Fr. Stephen Van Lal Than

The O’Sullivan priest brothers were some of the earliest priests serving the Diocese of Owensboro. COURTESY OF ARCHIVES

The priesthood: Sacrifice, obedience and joy

My Dear Sisters and Brothers in Christ,

The Diocese of Owensboro was established on Dec. 9, 1937, when the 32 westernmost counties of the Commonwealth of Kentucky were separated from the Diocese of Louisville. Louisville at that time became a metropolitan see, that is, an archdiocese.

When a diocese is divided and a new diocese is erected, the priests of the area become priests permanently of the new diocese. When the Diocese of Owensboro was created there were 40 priests assigned to the new diocese. Not all of these priests might have been pleased with this turn of events, while others were very satisfied to know they would serve all their years in western Kentucky.

These 40 priests humorously dubbed themselves the Forty Holy Martyrs. The last of these original 40 priests of the diocese was Fr. Charles Denardi who died in 2010 at the age of 100.

Two sets of brothers found themselves in different dioceses. Fr. George Boehmicke was in Owensboro; his brother, Fr. Roger Boehmicke, was in Louisville. Fr. Henry O’Bryan was in Owensboro; his brother, Msgr. Aloysius O’Bryan, in Louisville.

All priests at their ordination make a promise of obedience to the bishop. In fact, the ordaining bishop asks the candidate, “Do you promise respect and obedience to me and my successors?” The only expiration on this promise comes when one goes to Heaven.

Fr. Charles Denardi, one of the self-dubbed “Forty Holy Martyrs” of the early Diocese of Owensboro, lived to 100, passing away in 2010. COURTESY OF ARCHIVES

The Rite of Ordination of a Bishop also includes a promise of obedience. The candidate is asked, “Do you resolve to render obedience faithfully to the successor of the blessed Apostle Peter?”

If you ask most priests if their promise of obedience ever presents a burden, most would say that it does not.  At the same time, this promise might present a challenge when priests receive their parish or ministry assignments. It is safe to say that over the course of a lifetime of service, every priest will likely be asked to accept an assignment that might not have been his first choice. I can surely attest that every assignment I ever accepted would not have been my first preference. I can also say, however, that every assignment I have ever taken has presented blessings and happiness and growth that I might not have found if my first choice had always been honored.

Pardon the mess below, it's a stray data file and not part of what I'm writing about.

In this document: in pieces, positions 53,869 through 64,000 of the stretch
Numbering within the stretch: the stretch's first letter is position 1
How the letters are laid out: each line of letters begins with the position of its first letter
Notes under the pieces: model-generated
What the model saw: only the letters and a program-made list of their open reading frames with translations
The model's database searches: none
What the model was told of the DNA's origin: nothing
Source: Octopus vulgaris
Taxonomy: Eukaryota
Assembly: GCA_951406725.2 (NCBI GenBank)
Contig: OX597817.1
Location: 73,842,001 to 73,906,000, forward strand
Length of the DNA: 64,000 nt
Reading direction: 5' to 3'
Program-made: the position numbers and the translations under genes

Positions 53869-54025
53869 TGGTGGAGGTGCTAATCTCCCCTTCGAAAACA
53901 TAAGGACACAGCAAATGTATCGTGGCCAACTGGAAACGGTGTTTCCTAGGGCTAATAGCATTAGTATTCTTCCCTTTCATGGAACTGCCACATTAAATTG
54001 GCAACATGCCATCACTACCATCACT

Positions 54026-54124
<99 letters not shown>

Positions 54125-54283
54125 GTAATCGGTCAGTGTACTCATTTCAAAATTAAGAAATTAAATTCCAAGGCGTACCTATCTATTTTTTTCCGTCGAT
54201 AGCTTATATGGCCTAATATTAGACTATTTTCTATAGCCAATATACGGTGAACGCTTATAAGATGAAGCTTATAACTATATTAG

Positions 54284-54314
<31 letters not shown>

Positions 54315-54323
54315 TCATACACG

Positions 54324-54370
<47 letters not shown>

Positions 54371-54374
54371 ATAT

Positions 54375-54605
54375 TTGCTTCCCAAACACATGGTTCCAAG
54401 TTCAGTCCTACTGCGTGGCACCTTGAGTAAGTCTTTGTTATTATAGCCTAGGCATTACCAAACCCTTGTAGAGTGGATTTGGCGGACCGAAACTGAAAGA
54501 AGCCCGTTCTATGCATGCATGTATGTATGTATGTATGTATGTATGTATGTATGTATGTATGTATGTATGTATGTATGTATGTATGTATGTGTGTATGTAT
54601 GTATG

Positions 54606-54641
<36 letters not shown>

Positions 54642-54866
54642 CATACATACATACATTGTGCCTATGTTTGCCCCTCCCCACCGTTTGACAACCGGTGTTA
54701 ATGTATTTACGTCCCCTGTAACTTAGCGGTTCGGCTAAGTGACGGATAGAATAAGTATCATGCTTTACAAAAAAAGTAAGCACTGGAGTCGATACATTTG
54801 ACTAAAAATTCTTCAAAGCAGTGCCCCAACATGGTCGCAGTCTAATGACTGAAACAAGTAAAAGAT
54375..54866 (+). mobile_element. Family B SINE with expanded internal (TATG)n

The last Sunday in September is promoted as Priesthood Sunday. I encourage you to express your appreciation to your priests. Like every imaginable vocation, priesthood entails some sacrifice.  Any husband or wife, father or mother knows the meaning of sacrifice. We can say this of every career and vocation – consecrated religious, teachers, lawyers, doctors, nurses, public servants. This list truly is infinite. The word sacrifice comes from the root words “to make holy.”  We make ourselves holy when we accept and even embrace sacrifice.

Tell your priests that you appreciate their particular sacrifices to serve the Church.

Sincerely in Christ,

Most Reverend William F. Medley
Diocese of Owensboro

Originally printed in the September 2023 issue of The Western Kentucky Catholic.

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Publisher |  Bishop William F. Medley
Editor |  Elizabeth Wong Barnstead
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